The Migratory Bird Treaty Act of 1918 has helped wood duck populations recover from threateningly low numbers. This Act regulates the hunting of migratory birds and prevents them from being sold. Before this Act, many wood ducks were killed for their feathers to make women’s hats. Widespread harvest of mature timber more than 100 years ago also limited nesting sites. Eastern forest lands have sense recovered, and so has the wood duck.

Special Notes:
Here in Bella Vista, wood ducks can potentially be seen on any lake, stream, or pond. They tend to be secretive and enjoy the water line at the back of coves. With plenty of water and surrounding forested habitat, Bella Vista is a great place for wood ducks.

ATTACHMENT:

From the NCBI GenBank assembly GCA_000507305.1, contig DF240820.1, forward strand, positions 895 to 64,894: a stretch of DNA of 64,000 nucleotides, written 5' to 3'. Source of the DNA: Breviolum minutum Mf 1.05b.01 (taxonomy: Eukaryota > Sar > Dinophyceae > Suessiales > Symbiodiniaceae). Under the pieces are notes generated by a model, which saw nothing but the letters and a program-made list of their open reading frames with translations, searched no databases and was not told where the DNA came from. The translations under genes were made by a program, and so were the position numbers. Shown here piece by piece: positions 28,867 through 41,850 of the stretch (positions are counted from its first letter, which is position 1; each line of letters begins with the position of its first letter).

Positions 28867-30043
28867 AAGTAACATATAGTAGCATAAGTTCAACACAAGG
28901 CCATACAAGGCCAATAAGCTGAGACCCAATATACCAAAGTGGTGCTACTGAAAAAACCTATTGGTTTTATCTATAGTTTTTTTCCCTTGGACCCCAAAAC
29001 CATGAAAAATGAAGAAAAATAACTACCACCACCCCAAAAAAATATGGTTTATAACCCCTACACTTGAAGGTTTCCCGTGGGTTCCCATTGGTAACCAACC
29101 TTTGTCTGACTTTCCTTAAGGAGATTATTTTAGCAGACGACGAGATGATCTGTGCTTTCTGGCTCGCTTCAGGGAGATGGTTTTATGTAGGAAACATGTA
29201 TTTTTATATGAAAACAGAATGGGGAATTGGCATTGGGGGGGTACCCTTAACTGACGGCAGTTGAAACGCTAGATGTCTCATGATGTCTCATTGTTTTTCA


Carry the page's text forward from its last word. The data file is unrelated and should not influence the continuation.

Species Profile: Didelphis virginiana – Virginia Opossum

Scientific Name:              Didelphis virginiana

Common Name(s):          Virginia Opossum, Possum

Identification:

Virginia opossums Didelphis virginiana are the only marsupial (mammals with a pouch) in North America. They are small to medium in size and have mixed black, gray, and white fur. Their faces are white with a long pink nose, black eyes, and black ears. They have opposable thumbs on their hind legs which help them climb trees. The hind legs also do not have claws. Their tail is prehensile, meaning it can grab and hold things, and is used mainly for gripping limbs when in trees. A common misconception about opossums is that they hang from their tails to sleep. Although they can hang from their tails for a short time, it is not strong enough to hold them for that long. Males often weigh more and have larger teeth than females, while females have a marsupium (pouch) to hold babies. Opossums range from 10-40 inches in length, without tail, and weigh up to 8 lbs. for females and up to 14 lbs. for males.